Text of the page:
The thermal far-field and near-field, where radiative heat transfer is mediated by bulk propagating waves and evanescent waves, respectively.

Polaritons and radiative heat transfer

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Description of Activities:

Polaritonic materials exhibit unique thermal emission properties with tailorable characteristics. In the near-field, for length scales in the nanometer range, thermally excited surface polaritons can carry thermal power density surpassing the blackbody limit, creating new pathways for molding the flow of heat.

Extracting and transferring thermal energy from macroscopic, bulk materials is limited by the incoherent and predetermined spectrum of thermal radiation. By contrast, in close proximity to a material’s interface, thermally excited photons in the form of evanescent excitations can carry thermal energy in unconventional ways including super-Planckian, narrowband, coherent, and even non-reciprocal thermal emission. Of such evanescent excitations, surface plasmon and phonon polaritons, occurring at frequencies that span the whole infrared range, are excellent carriers of thermal radiation. These can be found in plasmonic and polar materials in their bulk and thin-film forms, as well as in emerging monolayer-thick materials.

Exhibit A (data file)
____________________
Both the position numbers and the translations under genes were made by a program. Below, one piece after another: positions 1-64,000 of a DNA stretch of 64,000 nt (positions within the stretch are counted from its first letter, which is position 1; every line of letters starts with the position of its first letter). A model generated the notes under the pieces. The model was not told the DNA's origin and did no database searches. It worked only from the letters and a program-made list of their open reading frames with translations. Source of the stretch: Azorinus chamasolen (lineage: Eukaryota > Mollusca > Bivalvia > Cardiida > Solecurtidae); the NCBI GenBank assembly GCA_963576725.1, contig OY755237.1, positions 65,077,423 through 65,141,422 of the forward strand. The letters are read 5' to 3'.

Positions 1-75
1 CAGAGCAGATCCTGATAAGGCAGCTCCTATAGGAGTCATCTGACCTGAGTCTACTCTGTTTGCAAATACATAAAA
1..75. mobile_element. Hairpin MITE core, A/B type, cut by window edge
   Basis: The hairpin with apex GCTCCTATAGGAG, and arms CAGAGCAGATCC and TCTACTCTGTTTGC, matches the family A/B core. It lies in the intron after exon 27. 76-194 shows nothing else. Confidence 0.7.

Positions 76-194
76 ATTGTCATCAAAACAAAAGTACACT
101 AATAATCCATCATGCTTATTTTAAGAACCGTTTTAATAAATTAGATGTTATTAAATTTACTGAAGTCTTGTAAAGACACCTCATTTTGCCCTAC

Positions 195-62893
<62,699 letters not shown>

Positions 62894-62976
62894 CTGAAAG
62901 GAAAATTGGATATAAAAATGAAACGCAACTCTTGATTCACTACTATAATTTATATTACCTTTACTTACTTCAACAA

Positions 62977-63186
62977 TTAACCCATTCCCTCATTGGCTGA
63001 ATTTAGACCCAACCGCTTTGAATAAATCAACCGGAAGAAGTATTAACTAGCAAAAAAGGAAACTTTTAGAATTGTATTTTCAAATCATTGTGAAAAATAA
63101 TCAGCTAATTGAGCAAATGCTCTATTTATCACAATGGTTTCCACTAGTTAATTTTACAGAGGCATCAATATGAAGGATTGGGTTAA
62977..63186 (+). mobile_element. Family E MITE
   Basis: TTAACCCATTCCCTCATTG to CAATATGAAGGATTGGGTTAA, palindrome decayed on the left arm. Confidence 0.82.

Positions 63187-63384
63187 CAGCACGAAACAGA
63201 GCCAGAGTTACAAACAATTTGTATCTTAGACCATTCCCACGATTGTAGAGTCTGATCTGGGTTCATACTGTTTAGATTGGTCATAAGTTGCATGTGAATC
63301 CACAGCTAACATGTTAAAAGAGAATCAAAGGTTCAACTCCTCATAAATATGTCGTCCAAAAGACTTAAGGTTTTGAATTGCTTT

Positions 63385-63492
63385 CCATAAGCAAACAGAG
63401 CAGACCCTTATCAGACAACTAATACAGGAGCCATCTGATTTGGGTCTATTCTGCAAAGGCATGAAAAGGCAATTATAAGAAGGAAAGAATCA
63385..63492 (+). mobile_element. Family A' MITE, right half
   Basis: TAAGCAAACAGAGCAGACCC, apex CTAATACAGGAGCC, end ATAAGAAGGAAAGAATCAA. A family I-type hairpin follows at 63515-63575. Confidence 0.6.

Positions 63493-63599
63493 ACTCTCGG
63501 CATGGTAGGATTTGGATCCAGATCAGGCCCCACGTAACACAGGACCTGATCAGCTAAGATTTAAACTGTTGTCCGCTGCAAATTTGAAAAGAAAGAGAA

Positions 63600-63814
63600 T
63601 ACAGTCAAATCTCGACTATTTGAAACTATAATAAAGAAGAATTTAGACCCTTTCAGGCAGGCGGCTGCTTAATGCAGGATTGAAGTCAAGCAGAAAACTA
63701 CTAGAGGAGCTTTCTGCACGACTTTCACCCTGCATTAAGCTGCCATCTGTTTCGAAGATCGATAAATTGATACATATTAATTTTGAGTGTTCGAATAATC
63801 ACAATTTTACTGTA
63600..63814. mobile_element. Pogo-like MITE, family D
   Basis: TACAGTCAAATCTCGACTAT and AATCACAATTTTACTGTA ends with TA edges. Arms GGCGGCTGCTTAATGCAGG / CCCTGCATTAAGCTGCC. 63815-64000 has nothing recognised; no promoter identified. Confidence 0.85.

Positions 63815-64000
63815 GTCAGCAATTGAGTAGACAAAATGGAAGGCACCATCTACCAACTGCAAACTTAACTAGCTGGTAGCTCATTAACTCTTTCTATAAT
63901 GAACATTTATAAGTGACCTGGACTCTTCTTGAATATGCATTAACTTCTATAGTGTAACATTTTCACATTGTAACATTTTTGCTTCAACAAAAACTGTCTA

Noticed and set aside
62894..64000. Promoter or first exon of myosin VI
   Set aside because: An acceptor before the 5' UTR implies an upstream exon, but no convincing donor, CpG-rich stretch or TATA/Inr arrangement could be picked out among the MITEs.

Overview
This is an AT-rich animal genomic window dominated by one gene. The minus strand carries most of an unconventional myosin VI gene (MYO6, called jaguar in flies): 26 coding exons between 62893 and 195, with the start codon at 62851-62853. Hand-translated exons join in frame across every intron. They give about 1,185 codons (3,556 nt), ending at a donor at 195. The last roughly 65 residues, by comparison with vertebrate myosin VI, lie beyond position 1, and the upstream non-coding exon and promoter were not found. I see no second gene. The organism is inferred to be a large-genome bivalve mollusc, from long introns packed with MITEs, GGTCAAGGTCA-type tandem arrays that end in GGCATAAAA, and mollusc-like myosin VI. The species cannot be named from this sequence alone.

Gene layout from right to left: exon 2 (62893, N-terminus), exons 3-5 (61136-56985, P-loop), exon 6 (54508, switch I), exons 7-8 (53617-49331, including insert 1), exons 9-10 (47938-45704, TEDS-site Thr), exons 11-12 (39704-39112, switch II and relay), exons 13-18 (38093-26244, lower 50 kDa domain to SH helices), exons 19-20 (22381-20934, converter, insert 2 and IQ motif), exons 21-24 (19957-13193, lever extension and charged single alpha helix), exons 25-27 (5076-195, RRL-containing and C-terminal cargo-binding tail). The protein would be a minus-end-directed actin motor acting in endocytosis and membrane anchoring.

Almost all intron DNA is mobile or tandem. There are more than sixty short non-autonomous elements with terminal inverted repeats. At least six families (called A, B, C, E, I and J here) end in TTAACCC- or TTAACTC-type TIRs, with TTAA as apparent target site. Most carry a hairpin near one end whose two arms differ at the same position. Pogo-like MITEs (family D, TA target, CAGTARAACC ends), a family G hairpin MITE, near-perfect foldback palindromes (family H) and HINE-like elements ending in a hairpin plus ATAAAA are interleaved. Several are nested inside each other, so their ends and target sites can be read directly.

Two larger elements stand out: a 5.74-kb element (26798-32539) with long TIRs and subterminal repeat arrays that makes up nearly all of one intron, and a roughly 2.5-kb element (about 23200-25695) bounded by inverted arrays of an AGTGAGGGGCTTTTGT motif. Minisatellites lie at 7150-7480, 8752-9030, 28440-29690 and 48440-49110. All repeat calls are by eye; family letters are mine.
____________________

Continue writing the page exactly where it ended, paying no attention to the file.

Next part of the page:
We are interested in various aspects of the polaritonic response of thin-films and low-dimensional materials such as their (i) prominent dielectric resonances, (ii) sensitivity to changes in their immediate dielectric environment, and (iii) optical anisotropies across all coordinate directions. We aim to leverage these characteristics for highly compact thermal emitters with reduced structural complexity that can serve various applications in renewable energy and storage, coherent thermal sources, contactless cooling, thermal regulation and camouflage.

G. T. Papadakis, A. Davoyan, P. Yeh, & H. A. Atwater, “Mimicking surface polaritons for unpolarized light with high-permittivity materials” Phys. Rev. Materials 3, 015202 (2019)